Thirty-eight patients with obstructing carcinoma of the left colon were treated by subtotal colectomy and ileocolic or ileorectal anastomosis. There were 21 males and 17 females aged 51-83 years (mean age 71 years). The mean symptomatic period was 90 h. All patients had abdominal pains and constipation. 47% vomited, and 6% bled rectally. Abdominal distention was pronounced in 70%. There was an abdominal mass in 11% and a rectal lesion in 6%. The site of the tumor was rectum 3%, and colon in the remainder. The tumors, adenocarcinomas, were well or moderately differentiated in 94%. Twenty-three percent had liver metastases. Postoperative complications included wound infections (8%) and intra-abdominal infections (24%). Fourteen percent had anastomotic complications requiring surgery. Seven patients died (18%), in 3 cases mortality was connected to anastomotic complications. Mean follow-up on 25 patients was 4.6 years (1-12 years). Bowel movements averaged 3.5 daily at 3 months and 1.5 at 1 year. Ten died of extension of their disease and 5 of unrelated causes. Survival was 39% at 5 years and 25% at 10 years. Subtotal colectomy relieves obstruction, resects the tumor, restores continuity and eliminates the risk of additional tumors. Morbidity and mortality rates are acceptable in this high-risk group. In very low rectal tumors, there is still a place for a Hartmann's operation or possibly laser or other decompression procedures.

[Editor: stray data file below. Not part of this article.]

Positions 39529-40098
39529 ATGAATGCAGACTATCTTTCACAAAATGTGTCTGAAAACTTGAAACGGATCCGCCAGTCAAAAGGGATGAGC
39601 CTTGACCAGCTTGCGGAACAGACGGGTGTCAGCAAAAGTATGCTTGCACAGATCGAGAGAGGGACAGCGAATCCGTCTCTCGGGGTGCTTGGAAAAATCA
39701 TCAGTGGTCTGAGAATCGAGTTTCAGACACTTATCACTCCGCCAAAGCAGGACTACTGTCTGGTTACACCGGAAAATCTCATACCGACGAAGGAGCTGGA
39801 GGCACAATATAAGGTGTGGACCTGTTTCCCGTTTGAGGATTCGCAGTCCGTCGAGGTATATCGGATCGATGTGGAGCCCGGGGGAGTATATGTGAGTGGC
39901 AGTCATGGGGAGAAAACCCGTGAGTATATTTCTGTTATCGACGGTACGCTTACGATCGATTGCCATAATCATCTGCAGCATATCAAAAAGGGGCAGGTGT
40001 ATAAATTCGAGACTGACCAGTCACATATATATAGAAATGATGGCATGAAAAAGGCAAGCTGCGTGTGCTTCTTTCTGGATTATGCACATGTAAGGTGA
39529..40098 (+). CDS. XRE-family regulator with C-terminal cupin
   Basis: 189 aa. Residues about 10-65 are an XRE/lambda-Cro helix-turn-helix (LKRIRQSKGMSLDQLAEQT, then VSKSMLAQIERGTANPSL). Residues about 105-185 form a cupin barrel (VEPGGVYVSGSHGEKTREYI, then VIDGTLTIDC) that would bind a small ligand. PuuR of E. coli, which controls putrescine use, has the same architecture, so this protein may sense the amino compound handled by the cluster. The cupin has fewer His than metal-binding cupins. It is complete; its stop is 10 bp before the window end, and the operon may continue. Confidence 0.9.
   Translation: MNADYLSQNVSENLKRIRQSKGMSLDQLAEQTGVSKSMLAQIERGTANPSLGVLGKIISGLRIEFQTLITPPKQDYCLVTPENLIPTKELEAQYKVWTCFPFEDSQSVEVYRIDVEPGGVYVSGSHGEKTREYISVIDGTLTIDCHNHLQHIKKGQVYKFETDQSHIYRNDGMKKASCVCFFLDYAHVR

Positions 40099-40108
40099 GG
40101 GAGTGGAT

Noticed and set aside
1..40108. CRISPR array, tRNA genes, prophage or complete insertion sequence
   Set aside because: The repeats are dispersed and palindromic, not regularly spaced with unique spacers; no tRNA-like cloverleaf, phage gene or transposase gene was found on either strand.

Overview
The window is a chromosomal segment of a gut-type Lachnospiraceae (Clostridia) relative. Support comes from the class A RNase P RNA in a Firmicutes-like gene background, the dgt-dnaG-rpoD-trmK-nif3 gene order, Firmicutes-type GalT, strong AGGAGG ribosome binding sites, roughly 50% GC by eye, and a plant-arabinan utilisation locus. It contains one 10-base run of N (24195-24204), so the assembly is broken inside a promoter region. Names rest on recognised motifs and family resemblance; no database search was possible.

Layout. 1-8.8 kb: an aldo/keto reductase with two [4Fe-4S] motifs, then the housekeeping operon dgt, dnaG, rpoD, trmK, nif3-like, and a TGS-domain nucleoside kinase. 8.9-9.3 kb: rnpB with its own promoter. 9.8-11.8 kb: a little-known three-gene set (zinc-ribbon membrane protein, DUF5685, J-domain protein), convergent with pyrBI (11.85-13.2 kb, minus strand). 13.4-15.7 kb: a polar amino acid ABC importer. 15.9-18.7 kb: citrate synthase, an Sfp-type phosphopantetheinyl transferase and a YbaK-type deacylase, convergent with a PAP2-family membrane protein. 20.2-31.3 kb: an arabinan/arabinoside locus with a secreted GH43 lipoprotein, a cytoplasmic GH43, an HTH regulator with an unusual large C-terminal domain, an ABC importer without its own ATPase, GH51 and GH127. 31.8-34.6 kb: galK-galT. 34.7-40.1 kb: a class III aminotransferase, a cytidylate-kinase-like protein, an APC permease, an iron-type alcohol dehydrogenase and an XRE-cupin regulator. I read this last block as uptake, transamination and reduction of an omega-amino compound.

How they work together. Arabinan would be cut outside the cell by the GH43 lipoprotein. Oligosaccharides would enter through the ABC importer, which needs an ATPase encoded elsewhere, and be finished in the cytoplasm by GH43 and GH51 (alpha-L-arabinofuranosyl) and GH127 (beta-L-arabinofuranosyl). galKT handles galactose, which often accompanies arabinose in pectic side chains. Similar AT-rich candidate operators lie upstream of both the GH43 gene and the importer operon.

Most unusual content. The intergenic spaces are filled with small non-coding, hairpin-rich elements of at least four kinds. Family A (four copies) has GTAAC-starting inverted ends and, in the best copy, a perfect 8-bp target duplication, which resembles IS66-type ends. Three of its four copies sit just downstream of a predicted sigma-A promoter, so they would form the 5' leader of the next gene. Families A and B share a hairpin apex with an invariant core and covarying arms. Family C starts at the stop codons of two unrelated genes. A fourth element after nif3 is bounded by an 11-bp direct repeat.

- Obstructing cancer of the large bowel
- Subtotal colectomy